Chicago Tribune - son kidnapped by Indians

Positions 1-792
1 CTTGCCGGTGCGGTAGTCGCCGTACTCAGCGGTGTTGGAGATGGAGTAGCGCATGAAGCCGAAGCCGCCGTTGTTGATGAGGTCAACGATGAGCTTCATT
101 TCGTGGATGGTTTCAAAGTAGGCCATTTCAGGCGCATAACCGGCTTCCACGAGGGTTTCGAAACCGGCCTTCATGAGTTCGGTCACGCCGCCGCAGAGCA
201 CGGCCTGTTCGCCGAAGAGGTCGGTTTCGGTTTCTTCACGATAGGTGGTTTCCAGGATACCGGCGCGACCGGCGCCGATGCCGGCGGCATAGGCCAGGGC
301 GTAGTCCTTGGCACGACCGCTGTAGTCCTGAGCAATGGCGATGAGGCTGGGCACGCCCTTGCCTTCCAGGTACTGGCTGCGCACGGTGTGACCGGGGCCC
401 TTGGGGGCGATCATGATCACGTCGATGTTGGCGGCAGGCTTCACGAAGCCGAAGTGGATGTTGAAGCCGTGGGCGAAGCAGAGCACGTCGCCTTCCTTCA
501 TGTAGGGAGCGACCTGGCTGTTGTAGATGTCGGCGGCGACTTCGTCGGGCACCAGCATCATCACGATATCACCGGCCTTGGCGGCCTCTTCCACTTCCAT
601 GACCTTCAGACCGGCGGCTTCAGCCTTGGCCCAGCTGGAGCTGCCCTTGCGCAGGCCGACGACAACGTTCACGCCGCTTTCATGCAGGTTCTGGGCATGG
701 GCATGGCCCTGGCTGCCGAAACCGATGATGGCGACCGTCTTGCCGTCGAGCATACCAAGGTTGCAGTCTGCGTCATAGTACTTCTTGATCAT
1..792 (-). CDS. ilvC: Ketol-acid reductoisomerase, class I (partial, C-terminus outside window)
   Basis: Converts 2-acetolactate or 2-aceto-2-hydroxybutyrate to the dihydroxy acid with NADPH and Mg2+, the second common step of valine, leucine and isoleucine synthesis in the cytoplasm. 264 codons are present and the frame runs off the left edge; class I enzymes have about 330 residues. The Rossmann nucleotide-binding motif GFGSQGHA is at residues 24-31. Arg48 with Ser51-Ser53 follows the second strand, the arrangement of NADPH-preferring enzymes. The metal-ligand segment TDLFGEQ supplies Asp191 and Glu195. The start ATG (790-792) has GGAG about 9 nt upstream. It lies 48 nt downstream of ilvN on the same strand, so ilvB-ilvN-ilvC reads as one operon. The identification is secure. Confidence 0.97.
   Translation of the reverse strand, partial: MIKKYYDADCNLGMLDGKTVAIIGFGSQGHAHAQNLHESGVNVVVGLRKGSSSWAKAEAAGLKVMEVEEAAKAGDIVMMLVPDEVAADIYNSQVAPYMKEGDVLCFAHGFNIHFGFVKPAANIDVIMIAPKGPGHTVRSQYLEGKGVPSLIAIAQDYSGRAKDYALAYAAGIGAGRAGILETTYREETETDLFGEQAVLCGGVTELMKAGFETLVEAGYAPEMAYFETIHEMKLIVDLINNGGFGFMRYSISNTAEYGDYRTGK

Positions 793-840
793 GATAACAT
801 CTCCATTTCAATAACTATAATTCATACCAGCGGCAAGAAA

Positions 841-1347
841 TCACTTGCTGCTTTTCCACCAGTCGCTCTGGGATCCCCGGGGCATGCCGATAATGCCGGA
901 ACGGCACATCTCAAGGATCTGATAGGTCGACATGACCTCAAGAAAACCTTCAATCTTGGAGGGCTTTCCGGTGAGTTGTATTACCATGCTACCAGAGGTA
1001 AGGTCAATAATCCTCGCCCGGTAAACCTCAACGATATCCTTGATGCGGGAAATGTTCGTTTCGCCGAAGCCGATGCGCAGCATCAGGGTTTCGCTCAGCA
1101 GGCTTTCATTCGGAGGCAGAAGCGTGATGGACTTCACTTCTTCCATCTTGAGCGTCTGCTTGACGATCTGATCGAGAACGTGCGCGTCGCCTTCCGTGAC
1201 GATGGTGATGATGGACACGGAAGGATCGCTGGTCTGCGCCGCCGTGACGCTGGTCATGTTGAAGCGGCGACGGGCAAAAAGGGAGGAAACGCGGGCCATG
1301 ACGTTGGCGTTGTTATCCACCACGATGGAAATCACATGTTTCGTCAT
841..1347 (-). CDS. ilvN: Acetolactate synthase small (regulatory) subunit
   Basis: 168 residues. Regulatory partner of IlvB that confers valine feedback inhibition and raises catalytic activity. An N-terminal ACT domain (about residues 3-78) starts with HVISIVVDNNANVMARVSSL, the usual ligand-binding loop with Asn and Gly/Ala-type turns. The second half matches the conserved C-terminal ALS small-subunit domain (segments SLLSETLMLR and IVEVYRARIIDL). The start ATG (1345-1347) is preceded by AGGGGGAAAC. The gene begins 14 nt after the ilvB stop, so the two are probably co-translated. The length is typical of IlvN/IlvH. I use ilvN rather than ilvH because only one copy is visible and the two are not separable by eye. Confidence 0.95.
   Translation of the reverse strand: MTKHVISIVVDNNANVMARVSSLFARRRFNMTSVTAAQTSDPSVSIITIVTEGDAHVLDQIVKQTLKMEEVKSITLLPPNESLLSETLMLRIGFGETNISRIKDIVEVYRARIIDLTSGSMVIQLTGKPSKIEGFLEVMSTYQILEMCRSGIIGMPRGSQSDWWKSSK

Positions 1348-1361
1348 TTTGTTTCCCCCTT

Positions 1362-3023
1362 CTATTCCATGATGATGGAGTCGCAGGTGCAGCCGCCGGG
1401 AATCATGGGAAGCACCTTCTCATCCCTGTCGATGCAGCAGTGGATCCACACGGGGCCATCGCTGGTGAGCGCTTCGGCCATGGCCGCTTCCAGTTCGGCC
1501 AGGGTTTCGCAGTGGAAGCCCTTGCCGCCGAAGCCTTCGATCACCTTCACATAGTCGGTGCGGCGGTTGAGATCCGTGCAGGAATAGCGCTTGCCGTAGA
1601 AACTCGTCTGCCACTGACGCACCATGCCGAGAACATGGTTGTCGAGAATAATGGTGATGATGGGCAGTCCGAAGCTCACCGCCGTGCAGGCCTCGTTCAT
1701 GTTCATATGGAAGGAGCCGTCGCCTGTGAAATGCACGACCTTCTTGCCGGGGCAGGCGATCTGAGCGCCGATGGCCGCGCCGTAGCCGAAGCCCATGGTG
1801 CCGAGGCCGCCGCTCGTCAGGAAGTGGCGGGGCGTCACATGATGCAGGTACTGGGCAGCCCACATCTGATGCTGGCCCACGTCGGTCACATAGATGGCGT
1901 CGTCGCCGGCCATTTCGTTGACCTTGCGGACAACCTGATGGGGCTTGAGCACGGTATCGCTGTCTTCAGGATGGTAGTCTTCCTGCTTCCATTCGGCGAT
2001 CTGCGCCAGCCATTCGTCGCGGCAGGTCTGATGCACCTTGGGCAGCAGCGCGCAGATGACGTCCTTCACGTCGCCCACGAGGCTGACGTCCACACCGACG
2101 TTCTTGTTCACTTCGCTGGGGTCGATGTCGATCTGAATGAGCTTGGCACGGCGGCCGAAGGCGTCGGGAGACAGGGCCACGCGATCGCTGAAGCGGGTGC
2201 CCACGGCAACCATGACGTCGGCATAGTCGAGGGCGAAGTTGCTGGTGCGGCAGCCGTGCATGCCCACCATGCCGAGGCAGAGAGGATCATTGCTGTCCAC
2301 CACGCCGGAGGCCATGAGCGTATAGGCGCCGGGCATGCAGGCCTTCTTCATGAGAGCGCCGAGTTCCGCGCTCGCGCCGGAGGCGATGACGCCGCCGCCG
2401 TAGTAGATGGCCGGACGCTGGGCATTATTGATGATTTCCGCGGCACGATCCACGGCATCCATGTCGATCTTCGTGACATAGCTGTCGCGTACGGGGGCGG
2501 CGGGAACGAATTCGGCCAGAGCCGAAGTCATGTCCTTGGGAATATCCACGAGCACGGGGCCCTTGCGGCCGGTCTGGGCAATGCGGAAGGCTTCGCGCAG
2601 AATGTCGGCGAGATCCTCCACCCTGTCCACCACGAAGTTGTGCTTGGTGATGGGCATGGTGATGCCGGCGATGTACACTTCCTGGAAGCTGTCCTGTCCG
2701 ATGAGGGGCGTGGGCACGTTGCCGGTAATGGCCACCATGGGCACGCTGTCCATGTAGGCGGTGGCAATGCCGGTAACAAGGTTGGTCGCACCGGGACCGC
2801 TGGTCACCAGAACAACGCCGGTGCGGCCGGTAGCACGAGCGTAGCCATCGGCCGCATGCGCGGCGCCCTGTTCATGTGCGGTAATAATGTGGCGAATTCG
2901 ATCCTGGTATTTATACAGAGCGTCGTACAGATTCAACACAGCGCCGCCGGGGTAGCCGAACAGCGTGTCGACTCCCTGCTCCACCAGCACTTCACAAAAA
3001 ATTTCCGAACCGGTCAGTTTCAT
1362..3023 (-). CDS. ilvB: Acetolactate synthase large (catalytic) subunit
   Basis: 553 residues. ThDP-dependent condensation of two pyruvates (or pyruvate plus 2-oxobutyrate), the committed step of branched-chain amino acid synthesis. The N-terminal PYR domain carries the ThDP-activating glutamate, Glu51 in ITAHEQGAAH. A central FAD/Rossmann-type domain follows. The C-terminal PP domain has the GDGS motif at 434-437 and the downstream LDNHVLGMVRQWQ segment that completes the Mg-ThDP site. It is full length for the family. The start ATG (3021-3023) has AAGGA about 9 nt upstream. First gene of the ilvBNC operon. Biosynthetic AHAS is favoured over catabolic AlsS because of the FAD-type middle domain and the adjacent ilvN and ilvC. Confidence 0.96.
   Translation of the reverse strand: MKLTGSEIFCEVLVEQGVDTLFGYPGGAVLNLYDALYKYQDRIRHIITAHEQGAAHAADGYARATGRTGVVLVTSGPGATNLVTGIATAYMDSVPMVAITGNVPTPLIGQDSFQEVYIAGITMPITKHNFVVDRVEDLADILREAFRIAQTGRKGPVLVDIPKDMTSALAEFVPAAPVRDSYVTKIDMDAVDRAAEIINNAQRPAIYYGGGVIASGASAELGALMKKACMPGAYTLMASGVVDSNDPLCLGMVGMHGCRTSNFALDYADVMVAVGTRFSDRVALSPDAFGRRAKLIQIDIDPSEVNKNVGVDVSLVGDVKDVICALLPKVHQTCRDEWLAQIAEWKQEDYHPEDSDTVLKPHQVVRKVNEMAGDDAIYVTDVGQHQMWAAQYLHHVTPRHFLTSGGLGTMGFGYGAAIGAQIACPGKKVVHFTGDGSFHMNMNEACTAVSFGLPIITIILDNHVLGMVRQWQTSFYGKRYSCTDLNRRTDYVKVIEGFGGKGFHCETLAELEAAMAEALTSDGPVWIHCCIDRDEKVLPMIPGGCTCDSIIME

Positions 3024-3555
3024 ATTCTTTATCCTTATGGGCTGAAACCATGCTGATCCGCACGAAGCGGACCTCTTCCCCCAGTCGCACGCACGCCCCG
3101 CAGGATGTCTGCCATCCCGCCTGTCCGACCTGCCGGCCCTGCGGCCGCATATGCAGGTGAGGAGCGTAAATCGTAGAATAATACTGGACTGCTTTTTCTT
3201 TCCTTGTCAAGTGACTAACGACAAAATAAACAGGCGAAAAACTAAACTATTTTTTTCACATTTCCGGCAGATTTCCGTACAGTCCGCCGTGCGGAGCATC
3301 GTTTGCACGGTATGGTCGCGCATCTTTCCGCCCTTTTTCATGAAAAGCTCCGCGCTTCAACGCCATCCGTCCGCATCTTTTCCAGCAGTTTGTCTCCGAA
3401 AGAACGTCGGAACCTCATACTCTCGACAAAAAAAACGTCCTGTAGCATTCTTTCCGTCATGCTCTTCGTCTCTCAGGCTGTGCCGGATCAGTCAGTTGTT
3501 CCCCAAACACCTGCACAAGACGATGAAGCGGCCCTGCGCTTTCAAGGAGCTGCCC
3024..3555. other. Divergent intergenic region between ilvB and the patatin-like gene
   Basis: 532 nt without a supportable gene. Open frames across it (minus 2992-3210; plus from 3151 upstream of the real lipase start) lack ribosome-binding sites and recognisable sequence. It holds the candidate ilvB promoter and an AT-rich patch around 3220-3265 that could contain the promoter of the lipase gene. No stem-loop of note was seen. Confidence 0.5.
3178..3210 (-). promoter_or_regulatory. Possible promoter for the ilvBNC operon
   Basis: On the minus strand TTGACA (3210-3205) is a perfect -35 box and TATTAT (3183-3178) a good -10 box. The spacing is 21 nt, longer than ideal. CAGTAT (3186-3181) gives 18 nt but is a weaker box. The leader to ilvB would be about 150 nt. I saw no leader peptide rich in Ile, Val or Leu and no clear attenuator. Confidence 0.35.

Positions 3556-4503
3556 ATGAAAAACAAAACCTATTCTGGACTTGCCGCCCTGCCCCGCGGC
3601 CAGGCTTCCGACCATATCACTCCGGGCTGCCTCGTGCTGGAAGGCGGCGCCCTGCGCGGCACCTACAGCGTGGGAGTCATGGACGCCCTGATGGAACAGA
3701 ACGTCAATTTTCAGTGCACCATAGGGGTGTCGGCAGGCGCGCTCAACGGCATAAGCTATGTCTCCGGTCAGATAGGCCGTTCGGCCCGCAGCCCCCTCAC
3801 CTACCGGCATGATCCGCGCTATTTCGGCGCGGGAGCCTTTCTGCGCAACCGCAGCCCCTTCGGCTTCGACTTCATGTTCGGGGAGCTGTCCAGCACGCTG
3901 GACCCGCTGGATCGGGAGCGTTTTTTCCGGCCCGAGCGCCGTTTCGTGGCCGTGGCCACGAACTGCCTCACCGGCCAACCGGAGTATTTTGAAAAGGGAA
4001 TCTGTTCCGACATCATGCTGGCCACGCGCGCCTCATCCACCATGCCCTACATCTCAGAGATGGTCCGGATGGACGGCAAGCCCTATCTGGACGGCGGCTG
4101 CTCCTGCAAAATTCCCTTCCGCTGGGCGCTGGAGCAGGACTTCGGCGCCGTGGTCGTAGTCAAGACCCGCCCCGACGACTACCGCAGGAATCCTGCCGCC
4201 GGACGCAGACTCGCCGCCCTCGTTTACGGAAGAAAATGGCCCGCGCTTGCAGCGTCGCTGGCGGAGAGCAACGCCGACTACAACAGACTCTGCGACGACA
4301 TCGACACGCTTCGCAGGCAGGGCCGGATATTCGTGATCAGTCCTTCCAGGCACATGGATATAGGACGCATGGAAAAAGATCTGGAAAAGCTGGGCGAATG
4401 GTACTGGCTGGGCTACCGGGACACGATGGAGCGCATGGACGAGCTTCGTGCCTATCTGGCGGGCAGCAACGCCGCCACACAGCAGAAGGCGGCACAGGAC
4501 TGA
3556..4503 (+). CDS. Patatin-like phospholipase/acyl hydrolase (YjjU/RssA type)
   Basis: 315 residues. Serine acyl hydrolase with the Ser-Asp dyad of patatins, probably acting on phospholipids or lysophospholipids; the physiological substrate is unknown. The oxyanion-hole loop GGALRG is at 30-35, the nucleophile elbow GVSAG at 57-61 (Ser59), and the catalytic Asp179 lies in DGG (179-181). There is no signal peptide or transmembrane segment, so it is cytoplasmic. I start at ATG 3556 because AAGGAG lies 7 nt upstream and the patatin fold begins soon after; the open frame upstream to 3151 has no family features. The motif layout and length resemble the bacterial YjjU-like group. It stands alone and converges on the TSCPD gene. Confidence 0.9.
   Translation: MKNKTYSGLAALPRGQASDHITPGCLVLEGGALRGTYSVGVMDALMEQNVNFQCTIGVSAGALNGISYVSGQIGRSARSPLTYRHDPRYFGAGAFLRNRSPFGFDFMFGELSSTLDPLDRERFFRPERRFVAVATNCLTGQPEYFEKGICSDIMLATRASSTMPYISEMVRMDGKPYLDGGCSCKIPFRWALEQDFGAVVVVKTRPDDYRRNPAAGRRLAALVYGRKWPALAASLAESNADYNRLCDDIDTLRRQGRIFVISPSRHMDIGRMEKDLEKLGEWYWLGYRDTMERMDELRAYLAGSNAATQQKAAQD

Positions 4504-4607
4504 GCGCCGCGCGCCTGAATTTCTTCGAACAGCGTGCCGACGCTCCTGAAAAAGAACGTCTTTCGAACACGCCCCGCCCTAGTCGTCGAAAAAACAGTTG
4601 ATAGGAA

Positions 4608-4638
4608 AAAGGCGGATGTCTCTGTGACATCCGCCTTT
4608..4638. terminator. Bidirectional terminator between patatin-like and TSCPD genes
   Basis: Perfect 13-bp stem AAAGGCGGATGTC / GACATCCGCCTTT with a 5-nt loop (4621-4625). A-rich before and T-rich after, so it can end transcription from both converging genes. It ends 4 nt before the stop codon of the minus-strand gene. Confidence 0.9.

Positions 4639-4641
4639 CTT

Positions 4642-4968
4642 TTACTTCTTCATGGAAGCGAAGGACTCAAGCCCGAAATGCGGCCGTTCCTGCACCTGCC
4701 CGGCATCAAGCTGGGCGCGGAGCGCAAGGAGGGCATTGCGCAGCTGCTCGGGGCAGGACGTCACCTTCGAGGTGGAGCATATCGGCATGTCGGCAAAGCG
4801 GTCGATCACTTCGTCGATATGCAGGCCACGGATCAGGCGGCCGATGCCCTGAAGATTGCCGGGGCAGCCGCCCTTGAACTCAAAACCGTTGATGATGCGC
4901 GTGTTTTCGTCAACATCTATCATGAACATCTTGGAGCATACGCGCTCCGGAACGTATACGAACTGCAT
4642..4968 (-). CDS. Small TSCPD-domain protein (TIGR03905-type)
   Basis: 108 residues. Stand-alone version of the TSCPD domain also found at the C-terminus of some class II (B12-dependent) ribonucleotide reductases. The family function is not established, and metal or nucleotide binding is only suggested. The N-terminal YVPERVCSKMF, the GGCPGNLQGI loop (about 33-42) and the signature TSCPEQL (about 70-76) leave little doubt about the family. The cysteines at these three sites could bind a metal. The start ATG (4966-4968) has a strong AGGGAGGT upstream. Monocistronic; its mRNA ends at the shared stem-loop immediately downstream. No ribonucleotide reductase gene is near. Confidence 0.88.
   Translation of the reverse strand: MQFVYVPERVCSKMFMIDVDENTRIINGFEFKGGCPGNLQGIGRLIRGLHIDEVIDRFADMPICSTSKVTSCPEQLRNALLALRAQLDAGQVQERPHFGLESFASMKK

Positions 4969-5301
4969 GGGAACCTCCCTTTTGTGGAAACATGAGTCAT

Indian Captive Roelalmed after 'S nirty-ti nirty-ti nirty-ti ve a ear's AMenccinci- AMenccinci- aenia oi his Life, IFrom.tbe T!ffln:(Oh!o) Tribanf. Tb following narrative of the return and re cognition of Matthew Bravton, the long lot or tlijao tsraytca ot this connty, woo was bv the Indiana 84 vea arro. will be read interest. It was kindly furnished by Mr. vv. unamoeriaio.oi uarey, ana can De reuea as true : ua tne zotn ot nept., iubs, two cnnaren ot Brayton, then residing near Springville thig county, were sent out after the cows. going a short distance from home, the younger one, Matthew, a lad betwen seven and years of age, became fatigued and started a neighboring house, close by, while the continued the search for the cows. Since time, nothing ha been heard of the child. lately. The country was thoroughly searched, bv all the whites and friendly Indians resided near this settlement, and continued several weiks, but without efiect. At tne time was lost there were two scars on his person, on his head, caused by a boil, and one oa big tee of his right foot, caused by a cut an axe. During the latter part of last August, it was ascertained through the medium of the papers, a returned Indian captive was at Cleveland searching for hit relatives. Search was made this person, but be was not found until Tues evening, aov. io, wnen ne was aiscoverea a farmers house near Sugar Grove, Warren County, Pa., by Wm. Dayton, who started him immediately for Adrian, where he arrived Thursday noon. 'I he news flew like wildfire through the neigh borhood, and the people have been visiting bim constantly since bis arrival, questioning ana cross-questioning cross-questioning him until he is almost exhausted, 'l'be scarB corresponding to those on Matthew Brayton when lost, were found on his per Me is a man ot aooui a leet ? ) incnes in height, and of light complexion. He has some tattoo marks on his chest, also some scars on right leg. caused bv wouuds received in an Indian battle some turee years ago. tne Indians Indians in performing the necessary surgical ope ration, strapped him io a log, and sewed up tbe wound (some 8 inches in length) witn a buckskin buckskin thong, making but tbiee stitches. Tbe scars made by tbe needle and tbong are nearly large as that made by tbe cut ot tbe tomahawk. tomahawk. He has with him his Indian dog, called Nemi, and a large pipe made of flint, which weighs nine ounces. He says it took him one moon to drill the bole tbrougn nis pipe, wr.icn did with a piece of steel, some beara oil and water, tie was stolen by tne rottawatomie ana Canada Indians, and wag shifted from one of these tribes to the other, until he was sold by them to tbe Papaw Indians, who gave 4 gallons whisky for bim, and they sold bim to tbe v mneDagoes tor t gallons, i ney were living at Michigan at that time. The Chinpewas bought him of the Winnebagoes, and kept him two months and a half, and then gold him to tbe Sioux for eleven gallons of the " fire water." his be does not recollect nimseii, out it was told to him by the various tribes, as he traced himself back to Ubio. He remembers back to the time be was owned t-y t-y the Sioux, which he says was twenty-six twenty-six twenty-six years ago. To use bis language. I was tnen a neaa shorter than I am now." He was purchased from the Sioux, twenty-five twenty-five twenty-five years ago, last April, at Cedar Kapids, Iowa, by the Snakes and Copperheads, with whom he bas resided ever since. Me uvea in lows two years, tnen movea to Minnesota, where be staid aix month;; thence to California, where he resided 54 years; thence to Oregon, where they staid two years; thence to the Russian Possessions, where he has resided ever since, except when traveling to aud from thair trading points, lie lived near ftehring's Straits, two hundred miles northwest northwest of "Big Esquimaux" village, 60 deg. north latitude. He has crossed the Straits several times in the winter season, on the ice. He was crossing once, a few winters ago, on the back of a large elk, going at a pretty sharp pace, when tbe elk stepped into an air hole, throwing him over his head in the water. At the time this took place tbe lamented Dr. Kane, with bis expedition was in that section. After getting out of the water he met one of the crew, a man by tbe name of Thomas Hickey. Since his return to tbe States, on his arrival at Cleve land when he got oft tbe tram, he saw Hickey who recognized him instantly, calling him by his Iudian name. He was in St. Paul, wben it only contained seven bouses. About eight years ago, bis tribe being nearly famished by bunker, went to Hudson Hudson Bay in search of provisions, where he brst learned that he was a pale face. The whites be ing unable to purchase bun (tbe Indians refusing to part with him.) threatened to take him by force, but tne great disparity ot tbeir numbers preventing them from putting their threat in force They would not visit any white settlement settlement for three years after that, for fear he would luave them or be taken away by the whites. I hey then visited Lord Selkirk's settlement on Iled'river. where tbey got into a skirmish with the whites. The whites told them there, also, that he was a white man. He had been at fit. Paul seven or eight times on trading expeditions; expeditions; also at Lord Selkirk's settlement, Hudson's Hudson's Bay and .St. Anthony's Falls. The whitea rr peatedly told his tribe that if tbey did not let bim go to the States, to search for his relations, t hey would take him from them by force. He left his residence September, 1S58; left St. Paul cn the lrith of April, 1859, in company with bis I atlian brother, (chief elect last fall,) six Indians, three ponies and five dogs. They came with him to Chicago, where he was taken sick, and placed in the hospital for treatment, and kept there till he recovered. His Iudian friends there left him and returned to their tribe. He went from there to Detroit, Mich.; thence to Ohio; thence to Northern Pennsylvania, where he was found by Wm. Brayton, Esq. He was then on his way to some Indians in New York. He can speak five different Indian languages, languages, viz : Snake, Copperhead. Crow, Utah aud Flathead. He also speaks tbe English language very fluently and correctly, which lie says came to film almost intuitively on meeting with the whites. The tribe with which hj lived had a C3mpass and watch enclosed in one copper case, which tbey used in traveling. Tbey purchased it of the Russians for $100. He says the Snakes, Copperheads, Crows, TJtahs and Flatbeads together number 100,500 gouts men, women and children included. He married the daughter of t e Grand Chief seven years ago. He has two children, son and daughter. His daughter's name is Tefrona ( fame Deer), and is five years old. His son's name is Tulloosa, two years old last June. His own name isOwahowah Kishmewah. When be arrived at Chicago, be was dressed in Indian costume, daubed and painted, bis hair hanging down to his knees. Wbile in the hospital, tbey cut off his hair, and scrubbed him wuh snd, goan and water, until all vestige of the paint was removed. He eats meat raw, but wid not eat food containing salt.